Are You The Beneficiary Of A Trust Left By A Loved One? Here Are A Few Tax Concerns To Remember

Most people think of being left with a trust fund as a beneficiary must be an awesome thing that sets you on the path of easy street. However, inheriting any large sum of money can bring about a lot of headaches that you would not otherwise have. If you are the beneficiary of a trust that has been left to you by a loved one, you will be facing some financial moves that you are responsible for taking but don't know about, especially where tax filing is concerned. Here is a look at a few of the tax concerns you should know about as a beneficiary of a trust.

It is possible that you will have to file a tax return for the trust. 

It is a common misassumption that a trust left behind after a loved one passes away will not involve tax considerations for the beneficiary. However, there are some circumstances when you will have to file a trust tax return even though this is not technically income you have made. For example, if the trust earns some form of income more than $600 or if you are a non-legal alien as the beneficiary, you may be required to file a return at tax time. 

Can you use money from the trust to pay for due taxes when you do have to file?

If you are the beneficiary of the trust, you may assume that the taxes owned if you have to file should be payable by the trust itself. Unfortunately, this is rarely the case. Most of the time, the beneficiary becomes responsible for any money owed to the IRS when filing the taxes for that money. This is especially the case when the trust is paid out to you as part of an estate settlement that involves more than one beneficiary.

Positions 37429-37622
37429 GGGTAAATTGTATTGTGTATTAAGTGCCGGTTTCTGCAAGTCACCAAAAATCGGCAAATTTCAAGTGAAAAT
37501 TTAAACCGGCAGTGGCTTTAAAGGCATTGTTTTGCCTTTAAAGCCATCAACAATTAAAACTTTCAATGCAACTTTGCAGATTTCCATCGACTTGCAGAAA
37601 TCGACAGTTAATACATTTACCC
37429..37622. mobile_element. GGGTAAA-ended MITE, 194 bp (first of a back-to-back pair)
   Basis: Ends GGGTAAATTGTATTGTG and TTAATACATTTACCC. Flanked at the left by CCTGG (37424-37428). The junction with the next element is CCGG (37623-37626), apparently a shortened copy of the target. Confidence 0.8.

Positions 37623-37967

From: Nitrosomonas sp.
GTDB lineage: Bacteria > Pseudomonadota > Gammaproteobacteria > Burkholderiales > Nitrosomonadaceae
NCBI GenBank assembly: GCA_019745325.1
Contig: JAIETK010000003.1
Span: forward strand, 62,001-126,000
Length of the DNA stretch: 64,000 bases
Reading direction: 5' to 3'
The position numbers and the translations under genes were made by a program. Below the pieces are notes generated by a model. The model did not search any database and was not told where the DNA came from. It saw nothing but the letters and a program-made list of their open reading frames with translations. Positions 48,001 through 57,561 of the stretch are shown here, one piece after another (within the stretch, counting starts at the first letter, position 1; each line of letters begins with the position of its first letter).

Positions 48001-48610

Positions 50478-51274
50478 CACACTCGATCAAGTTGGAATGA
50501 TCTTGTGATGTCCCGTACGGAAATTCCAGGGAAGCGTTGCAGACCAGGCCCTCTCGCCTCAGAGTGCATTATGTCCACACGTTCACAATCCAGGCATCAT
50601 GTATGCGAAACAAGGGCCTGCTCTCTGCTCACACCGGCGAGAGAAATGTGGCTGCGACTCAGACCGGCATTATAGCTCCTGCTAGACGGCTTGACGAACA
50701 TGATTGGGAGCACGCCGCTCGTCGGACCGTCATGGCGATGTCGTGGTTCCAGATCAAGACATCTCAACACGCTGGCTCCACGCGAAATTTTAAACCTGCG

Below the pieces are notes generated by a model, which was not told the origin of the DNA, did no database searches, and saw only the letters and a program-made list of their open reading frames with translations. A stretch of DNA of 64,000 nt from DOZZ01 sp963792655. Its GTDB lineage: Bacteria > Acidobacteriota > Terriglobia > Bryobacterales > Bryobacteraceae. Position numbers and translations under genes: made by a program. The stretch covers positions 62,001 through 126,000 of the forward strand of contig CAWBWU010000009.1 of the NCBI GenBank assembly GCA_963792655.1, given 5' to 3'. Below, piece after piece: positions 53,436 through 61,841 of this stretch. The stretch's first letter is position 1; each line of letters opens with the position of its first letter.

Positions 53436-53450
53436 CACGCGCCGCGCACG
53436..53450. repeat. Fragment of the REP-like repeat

Should you hire an attorney to help you with a trust tax return?

If you are the beneficiary of a complicated trust fund, getting the advice of an estate attorney is always a good option, but this is not necessary most of the time. Simply seek out a qualified tax professional who is familiar with filing trust tax returns and the stipulations of the process and you should have no trouble ensuring everything is completed in the right way. You can always ask an attorney for advice or guidance if you find yourself concerned, however.